I come from a culture where camping is purely for white people. Even if black people were to camp, they would not enjoy it because it is reminiscent of how many of us used to live; in fact, a lot of black people still live like that today – cooking on a fire, using communal toilets, with access to little or no technology – I thought there was no way I would agree to this camping expedition. I am, after all, a sophisticated and highly successful black woman, comfortable in my high heels and suits – I love my comfort! But, I had no choice – either I stayed miserable and depressed in my secure home, or I joined my family to enjoy the beauty of our country in the most affordable way. I gave in, but it did take a lot of convincing!

    The trip began on 15 September 2014 and during the journey Fikile came to the realisation that South Africa is still a divided nation: ‘The idea that camping is for white people is so entrenched, and my question is, who maintains these standards? Over twenty years into democracy, boundaries still divide us and it is up to individuals to break down these stereotypes and barriers. We cannot rely solely on government to change everything and expect that we will all arrive in an all-inclusive ‘rainbow nation’ with equal wealth for every citizen. It is not going to happen until every citizen plays a role in contributing to the change we need, the change we want and the change we deserve as South Africans.’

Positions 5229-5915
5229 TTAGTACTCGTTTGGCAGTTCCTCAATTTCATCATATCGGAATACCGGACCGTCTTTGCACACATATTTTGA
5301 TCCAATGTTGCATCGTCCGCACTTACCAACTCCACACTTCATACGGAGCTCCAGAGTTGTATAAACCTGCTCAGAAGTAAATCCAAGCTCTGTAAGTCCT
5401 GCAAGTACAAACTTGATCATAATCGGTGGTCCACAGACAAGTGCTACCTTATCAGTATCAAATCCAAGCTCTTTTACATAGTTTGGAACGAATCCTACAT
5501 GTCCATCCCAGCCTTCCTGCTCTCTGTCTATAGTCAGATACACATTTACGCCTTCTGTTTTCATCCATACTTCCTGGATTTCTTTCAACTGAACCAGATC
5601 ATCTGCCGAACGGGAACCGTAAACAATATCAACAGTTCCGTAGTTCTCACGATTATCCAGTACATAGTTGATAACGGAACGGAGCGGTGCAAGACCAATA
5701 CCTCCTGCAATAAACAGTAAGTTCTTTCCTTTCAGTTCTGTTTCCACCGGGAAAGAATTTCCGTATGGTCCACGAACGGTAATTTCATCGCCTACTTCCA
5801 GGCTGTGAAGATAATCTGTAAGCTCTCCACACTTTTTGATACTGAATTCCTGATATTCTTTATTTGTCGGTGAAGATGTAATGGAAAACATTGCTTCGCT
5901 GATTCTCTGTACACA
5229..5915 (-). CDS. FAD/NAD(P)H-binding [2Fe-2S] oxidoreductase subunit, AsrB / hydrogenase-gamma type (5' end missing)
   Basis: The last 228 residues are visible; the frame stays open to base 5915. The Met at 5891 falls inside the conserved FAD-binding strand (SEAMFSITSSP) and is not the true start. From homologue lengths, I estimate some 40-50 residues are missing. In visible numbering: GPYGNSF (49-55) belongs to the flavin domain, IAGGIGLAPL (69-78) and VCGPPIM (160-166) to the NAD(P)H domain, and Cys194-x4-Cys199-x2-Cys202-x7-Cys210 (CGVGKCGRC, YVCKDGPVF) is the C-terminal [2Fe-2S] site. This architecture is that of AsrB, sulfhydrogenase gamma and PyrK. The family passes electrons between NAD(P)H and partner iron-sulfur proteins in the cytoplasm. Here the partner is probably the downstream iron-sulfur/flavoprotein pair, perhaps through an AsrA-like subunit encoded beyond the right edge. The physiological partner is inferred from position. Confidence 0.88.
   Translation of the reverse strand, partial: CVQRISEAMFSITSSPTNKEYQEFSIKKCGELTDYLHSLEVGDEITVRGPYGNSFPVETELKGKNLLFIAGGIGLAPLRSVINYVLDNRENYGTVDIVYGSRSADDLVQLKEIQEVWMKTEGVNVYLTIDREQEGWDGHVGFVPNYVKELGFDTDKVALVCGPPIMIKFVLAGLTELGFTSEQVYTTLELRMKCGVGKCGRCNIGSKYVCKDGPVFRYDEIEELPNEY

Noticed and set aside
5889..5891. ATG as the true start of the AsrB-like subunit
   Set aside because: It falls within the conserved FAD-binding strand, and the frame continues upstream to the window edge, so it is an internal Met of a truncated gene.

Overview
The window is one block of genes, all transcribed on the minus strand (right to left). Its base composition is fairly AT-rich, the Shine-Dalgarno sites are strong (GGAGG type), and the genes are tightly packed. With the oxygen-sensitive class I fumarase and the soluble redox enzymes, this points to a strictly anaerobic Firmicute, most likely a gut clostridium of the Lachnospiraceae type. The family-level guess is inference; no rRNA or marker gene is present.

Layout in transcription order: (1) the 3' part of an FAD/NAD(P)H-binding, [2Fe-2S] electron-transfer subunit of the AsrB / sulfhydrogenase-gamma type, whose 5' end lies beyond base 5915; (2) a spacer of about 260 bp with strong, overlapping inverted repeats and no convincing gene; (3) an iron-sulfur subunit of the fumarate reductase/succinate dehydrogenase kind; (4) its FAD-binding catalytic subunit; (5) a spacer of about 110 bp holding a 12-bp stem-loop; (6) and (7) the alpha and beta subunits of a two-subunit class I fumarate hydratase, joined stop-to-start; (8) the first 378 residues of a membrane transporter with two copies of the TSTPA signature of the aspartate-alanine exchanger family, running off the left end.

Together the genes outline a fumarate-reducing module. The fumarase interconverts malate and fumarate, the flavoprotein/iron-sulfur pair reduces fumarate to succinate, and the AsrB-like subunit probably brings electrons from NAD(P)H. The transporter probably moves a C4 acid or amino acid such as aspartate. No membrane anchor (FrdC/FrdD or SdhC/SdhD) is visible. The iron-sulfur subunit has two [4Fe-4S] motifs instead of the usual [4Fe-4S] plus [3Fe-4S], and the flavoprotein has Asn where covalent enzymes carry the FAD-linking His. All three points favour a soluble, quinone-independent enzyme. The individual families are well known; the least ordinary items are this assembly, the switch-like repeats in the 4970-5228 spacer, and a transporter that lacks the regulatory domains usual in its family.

About the author